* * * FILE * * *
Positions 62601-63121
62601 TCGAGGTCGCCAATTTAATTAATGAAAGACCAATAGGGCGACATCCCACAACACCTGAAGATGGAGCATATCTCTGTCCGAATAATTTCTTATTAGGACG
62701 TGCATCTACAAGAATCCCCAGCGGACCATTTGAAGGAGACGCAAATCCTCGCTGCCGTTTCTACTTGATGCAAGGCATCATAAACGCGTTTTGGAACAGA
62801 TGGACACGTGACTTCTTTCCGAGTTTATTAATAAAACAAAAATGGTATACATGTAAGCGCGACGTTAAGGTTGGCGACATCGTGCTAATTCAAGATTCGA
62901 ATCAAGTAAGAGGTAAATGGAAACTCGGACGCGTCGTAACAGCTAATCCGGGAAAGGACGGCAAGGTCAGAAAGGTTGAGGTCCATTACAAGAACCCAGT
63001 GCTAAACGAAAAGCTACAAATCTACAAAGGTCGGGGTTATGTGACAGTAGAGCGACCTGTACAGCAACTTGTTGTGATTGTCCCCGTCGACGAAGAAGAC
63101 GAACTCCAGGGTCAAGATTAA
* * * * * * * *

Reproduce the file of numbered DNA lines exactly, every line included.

Positions 62601-63121
62601 TCGAGGTCGCCAATTTAATTAATGAAAGACCAATAGGGCGACATCCCACAACACCTGAAGATGGAGCATATCTCTGTCCGAATAATTTCTTATTAGGACG
62701 TGCATCTACAAGAATCCCCAGCGGACCATTTGAAGGAGACGCAAATCCTCGCTGCCGTTTCTACTTGATGCAAGGCATCATAAACGCGTTTTGGAACAGA
62801 TGGACACGTGACTTCTTTCCGAGTTTATTAATAAAACAAAAATGGTATACATGTAAGCGCGACGTTAAGGTTGGCGACATCGTGCTAATTCAAGATTCGA
62901 ATCAAGTAAGAGGTAAATGGAAACTCGGACGCGTCGTAACAGCTAATCCGGGAAAGGACGGCAAGGTCAGAAAGGTTGAGGTCCATTACAAGAACCCAGT
63001 GCTAAACGAAAAGCTACAAATCTACAAAGGTCGGGGTTATGTGACAGTAGAGCGACCTGTACAGCAACTTGTTGTGATTGTCCCCGTCGACGAAGAAGAC
63101 GAACTCCAGGGTCAAGATTAA